Along Mexico’s Pacific Coast, riding a wave of nostalgia

In the late ’60s, my husband, Jim, and his college pals in L.A. would load surfboards on top of a beat-up van and head south along the Mexican coast during spring break, stopping in Mazatlán, San Blas and Punta Mita. They slept in their van or under palapas on the beach – never spending more than $2 a night – and relied on local fishermen and vendors to supply them with fresh fish and fruit.

After hearing Jim’s idyllic-sounding surfing stories for years, I suggested a road trip to revisit the haunts of his youth. We started in Mazatlán, at the mouth of the Gulf of California on the Pacific Coast, where we now spend the winter months. Our goal was to find not just the towns, but also the exact stretches of beach where he stayed, where geography, winds and water currents converged to create world-renowned surf breaks.

Under a cloudless February sky, the dry desert air from the nearby Sierra Madre Occidental Mountains heated the blacktop on the two-lane highway, making for perfect road trip conditions on the drive to San Blas. Along the route, the landscape morphed from marshes and lagoons to mango, agave and banana farms.

Trucks streamed by in both directions, passing each other in an imaginary but mutually understood center lane. Side-of-the-road truck stops offered dried shrimp, shrimp ceviche, shrimp tacos and tamales, as well as jicama, jackfruit, coconuts and jugs of water.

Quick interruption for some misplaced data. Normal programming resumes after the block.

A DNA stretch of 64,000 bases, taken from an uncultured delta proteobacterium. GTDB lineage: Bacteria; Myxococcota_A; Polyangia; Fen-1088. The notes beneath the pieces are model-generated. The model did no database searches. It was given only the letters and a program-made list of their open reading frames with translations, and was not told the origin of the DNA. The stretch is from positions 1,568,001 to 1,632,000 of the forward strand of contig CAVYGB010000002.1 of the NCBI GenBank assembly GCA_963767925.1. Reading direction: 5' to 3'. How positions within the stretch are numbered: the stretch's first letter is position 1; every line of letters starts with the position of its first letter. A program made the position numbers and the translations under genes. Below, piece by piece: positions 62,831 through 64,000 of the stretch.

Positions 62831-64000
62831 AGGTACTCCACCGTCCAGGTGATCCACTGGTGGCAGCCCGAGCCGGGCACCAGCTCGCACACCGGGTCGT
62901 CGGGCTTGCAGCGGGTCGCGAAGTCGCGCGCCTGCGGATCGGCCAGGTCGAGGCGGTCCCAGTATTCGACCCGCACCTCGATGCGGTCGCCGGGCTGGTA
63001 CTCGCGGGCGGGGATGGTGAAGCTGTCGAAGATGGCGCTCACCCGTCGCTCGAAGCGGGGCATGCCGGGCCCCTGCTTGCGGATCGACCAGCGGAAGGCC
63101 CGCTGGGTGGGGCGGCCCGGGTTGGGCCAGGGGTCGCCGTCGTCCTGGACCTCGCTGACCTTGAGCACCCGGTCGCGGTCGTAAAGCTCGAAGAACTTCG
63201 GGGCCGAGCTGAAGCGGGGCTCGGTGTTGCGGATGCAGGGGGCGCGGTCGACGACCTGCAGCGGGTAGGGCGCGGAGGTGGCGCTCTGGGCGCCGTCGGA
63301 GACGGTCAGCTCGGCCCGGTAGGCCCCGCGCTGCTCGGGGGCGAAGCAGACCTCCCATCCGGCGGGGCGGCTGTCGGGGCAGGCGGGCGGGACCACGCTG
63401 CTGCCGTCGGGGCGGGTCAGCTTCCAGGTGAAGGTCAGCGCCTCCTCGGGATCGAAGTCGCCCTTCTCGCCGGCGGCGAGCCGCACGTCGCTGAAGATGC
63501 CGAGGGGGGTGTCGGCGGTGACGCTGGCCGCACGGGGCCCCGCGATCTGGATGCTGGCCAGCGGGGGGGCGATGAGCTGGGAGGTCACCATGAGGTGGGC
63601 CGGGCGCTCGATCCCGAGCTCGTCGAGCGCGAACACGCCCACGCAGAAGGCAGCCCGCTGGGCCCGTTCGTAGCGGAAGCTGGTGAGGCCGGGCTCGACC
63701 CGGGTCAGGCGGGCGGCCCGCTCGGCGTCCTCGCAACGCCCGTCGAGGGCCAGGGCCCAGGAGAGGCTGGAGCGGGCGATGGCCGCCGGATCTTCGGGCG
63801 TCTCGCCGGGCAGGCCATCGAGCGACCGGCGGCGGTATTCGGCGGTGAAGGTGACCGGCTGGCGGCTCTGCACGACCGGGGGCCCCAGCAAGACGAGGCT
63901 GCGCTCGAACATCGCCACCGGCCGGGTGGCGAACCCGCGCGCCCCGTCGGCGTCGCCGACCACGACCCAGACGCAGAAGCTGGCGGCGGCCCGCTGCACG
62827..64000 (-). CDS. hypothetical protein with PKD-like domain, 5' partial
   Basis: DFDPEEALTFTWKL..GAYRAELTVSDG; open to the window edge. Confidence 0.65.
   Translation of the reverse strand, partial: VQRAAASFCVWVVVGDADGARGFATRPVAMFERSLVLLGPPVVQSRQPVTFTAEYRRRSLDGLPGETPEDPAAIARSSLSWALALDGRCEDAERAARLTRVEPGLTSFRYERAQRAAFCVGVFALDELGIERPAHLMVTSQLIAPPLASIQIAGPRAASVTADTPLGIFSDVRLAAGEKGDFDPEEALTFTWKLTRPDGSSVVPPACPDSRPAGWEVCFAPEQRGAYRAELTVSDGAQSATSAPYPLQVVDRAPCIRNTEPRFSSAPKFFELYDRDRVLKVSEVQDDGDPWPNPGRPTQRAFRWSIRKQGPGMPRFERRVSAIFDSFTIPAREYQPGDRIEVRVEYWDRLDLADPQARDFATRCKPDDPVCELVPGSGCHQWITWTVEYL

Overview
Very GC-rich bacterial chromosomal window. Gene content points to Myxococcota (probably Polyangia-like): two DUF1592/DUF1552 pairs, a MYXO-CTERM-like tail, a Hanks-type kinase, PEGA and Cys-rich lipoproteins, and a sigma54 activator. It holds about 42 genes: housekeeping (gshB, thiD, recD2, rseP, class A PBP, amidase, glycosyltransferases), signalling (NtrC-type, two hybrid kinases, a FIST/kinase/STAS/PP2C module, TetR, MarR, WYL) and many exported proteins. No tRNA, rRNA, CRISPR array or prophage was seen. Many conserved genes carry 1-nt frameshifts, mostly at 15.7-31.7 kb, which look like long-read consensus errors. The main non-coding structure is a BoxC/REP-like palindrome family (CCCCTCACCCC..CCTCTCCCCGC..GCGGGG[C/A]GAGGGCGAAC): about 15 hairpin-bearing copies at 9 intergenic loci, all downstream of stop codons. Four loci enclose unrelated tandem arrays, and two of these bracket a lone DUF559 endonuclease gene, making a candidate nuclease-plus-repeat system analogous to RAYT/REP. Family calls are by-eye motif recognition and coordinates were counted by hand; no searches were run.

We arrived in San Blas in less than four hours. Located in the state of Nayarit on the northern edge of Matanchén Bay, it’s a sleepy town known for its history as a shipbuilding center and port during colonial days; its naval base; its birding opportunities; and its bugs (mosquitoes and no-see-ums), which swarm at dawn and dusk. San Blas is also celebrated in the surfing community for its fine sand beaches and what was once touted as the world’s longest surfable wave.

It wasn’t difficult to locate Jim’s old surfing spot because overdevelopment hasn’t spoiled the landscape in San Blas. We drove through the colorful arch at Playa Las Islitas and turned onto a dusty dirt road along the miles-long beach lined with palm trees, thatched-roof shacks selling beach gear and open-air seaside restaurants serving grilled fish, ceviche, shrimp and beer.